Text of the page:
On October 1, 2008, a new law went into effect to help the state combat gang activity. The law, sponsored by a former Miami-Dade Police officer, expands anti-gang measures that were currently in place. One of those measures has many questioning how far law enforcement will go and whether our freedom of expression is being taken away. Under the new law, any person who uses of electronic communication, such as social networking, to promote gangs and gang related activity can be "liable for punishment." In Bonita Springs, Florida, only weeks after the law went into effect, the Lee County Sheriff’s Office made their first arrests. They were the first of their kind in Florida and in the nation. Now two Lee County men are facing up to five years in state prison for content posted on their MySpace pages. One showed the hand signal of the Latin Kings gang and called himself "King Kamel". The other posted pictures of his friends "making ‘Eastside’ hand gestures." The arrests in Lee County were part of an effort called "Operation Firewall" and resulted in the arrest of 15 people, including 6 middle school kids. Attorneys for the two men are challenging the law as unconstitutional. The ACLU has raised First Amendment issues stating that "the Statute is so broad that you could be arrested for something you’re not aware has anything to do with gang activity." It is likely that the decision on the constitutionality of the law will be left to the higher courts.Freedom of Assembly
Chapter 874 of the Florida State Statues, Street Terrorism Enforcement and Prevention regulates gang activity. Florida Statute § 874.02 states the finding and intent of this chapter. The legislature makes note of the constitutionally protected right to freedom of association and expression. This includes the right to lawfully associate with others who share similar beliefs. However, the state legislature has a compelling state interest in preventing gang activity to maintain public order and safety. "It is the intent of the Legislature to outlaw certain conduct associated with the existence and proliferation of criminal gangs, provide enhanced criminal penalties, and eliminate the patterns, profits, proceeds, instrumentalities, and property facilitating criminal gang activity, including criminal gang recruitment."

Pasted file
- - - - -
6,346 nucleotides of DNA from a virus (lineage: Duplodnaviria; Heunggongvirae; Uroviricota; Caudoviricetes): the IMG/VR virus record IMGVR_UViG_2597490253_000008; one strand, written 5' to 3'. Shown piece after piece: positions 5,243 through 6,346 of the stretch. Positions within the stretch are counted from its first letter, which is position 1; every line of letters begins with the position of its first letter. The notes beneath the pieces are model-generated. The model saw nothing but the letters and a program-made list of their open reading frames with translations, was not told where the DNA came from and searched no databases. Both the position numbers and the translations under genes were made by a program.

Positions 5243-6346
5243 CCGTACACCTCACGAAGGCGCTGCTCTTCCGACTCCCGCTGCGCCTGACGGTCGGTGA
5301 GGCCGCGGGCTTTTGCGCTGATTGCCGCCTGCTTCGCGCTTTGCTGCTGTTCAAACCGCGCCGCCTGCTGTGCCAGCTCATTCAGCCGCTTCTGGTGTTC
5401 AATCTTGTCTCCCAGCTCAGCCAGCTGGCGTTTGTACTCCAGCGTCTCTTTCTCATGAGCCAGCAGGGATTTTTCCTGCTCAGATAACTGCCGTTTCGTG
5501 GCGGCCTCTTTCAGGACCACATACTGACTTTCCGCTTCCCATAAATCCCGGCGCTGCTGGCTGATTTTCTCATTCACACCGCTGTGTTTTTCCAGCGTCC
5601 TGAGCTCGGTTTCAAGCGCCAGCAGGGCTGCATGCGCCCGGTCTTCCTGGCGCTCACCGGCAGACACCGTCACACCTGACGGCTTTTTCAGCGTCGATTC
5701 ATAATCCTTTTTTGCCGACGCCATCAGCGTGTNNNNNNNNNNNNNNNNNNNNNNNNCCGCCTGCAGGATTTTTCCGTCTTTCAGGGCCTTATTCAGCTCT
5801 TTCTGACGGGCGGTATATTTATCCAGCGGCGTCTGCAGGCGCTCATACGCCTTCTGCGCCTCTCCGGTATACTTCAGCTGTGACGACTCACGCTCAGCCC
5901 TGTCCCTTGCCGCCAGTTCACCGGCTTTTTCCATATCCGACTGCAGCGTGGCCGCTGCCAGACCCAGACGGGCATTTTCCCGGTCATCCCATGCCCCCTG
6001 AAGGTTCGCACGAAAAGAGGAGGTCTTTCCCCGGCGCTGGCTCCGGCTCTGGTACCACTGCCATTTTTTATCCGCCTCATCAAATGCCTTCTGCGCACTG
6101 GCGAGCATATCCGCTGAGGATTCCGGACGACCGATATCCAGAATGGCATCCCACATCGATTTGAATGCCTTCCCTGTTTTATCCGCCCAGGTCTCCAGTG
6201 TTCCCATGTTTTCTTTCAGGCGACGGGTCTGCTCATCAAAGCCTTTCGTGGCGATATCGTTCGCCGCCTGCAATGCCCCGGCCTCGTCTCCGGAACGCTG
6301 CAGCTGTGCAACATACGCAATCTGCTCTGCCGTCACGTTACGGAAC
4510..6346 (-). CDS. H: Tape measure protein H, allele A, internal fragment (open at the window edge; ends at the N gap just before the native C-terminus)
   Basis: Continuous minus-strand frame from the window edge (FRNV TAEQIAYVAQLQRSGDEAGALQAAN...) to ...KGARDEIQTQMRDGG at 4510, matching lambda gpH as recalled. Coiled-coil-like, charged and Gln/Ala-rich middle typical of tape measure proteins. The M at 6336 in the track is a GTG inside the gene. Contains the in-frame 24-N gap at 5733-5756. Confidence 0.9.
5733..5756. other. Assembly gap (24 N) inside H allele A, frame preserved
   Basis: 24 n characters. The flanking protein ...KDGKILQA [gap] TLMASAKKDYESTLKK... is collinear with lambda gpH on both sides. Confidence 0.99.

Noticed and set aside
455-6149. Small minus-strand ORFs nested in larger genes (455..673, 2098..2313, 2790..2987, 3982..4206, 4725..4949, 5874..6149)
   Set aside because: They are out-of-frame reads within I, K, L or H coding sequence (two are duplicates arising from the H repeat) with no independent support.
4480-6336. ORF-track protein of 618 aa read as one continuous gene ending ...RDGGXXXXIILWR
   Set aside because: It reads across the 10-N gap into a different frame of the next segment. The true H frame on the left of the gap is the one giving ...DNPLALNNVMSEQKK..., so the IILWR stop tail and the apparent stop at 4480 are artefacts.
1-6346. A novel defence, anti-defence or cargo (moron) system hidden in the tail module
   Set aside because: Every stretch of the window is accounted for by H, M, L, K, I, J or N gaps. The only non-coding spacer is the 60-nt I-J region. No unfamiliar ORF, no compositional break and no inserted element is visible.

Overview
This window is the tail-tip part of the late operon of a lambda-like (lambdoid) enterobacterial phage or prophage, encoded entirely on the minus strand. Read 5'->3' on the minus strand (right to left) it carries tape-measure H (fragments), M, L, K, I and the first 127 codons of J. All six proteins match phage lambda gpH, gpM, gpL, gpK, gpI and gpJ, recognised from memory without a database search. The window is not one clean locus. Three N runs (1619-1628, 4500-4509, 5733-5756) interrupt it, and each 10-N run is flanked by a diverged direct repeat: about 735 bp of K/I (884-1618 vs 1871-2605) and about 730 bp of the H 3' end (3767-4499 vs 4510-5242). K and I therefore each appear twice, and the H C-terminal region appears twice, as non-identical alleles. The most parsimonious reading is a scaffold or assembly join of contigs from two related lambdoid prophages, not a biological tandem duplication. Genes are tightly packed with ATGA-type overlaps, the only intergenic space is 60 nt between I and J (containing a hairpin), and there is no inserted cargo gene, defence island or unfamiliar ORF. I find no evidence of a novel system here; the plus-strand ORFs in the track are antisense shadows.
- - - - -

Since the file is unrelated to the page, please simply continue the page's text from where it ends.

Although there is a right to associate, the Legislature has limited this right in the context of gang activity. Therefore, there are two elements that the state would have to show to limit one’s constitutional right to freedom of association. First, is that those people who the individual is associating with are in a gang. Second, the individual is associating with them as a gang member. The legislature has provided definitions to these concepts in Florida Statue § 874.03.
Limitations on association with criminal gangs include electronic communication. This type of communication is considered a third degree felony under Florida Statute § 874.11. This statute not only limits the constitutionally protected right to freedom of association, but it also limits the first amendment right of freedom of speech. Again, this freedom can be limited because of the state’s compelling interest in preventing gang activity to maintain public order and safety. The broad language of this statute includes posting audio, video or still images which furthers the interest of a criminal gang on the internet. This statute also applies to posting on the popular social networking Web sites such as Facebook and MySpace. The statute also places a limit on transmitting, distributing and selling electronically any audio, video or still image of criminal activity. Again, the associated group who’s interests are being furthered must be considered a criminal gang otherwise there is no crime, and the individual is exercising their right to freedom of association. Certainly the legislature’s attack on criminal gang activity poses the risk of restraining legitimate activities of these people. Hand signs, dress styles, and tattoos all have an element of interpretation. The use of informants acknowledges the difficulty of penetrating gangs while simultaneously conjuring images of nefarious actors targeting individuals as gang members for the informant’s own interests. We expect these and many other issues to be aired out in Court as challenges are brought questioning the statute’s constitutionality. See article links for defenses of some of the first arrests made under the Statute. The communication must intimidate or harass others or be used as a means of advertising.Criminal Gang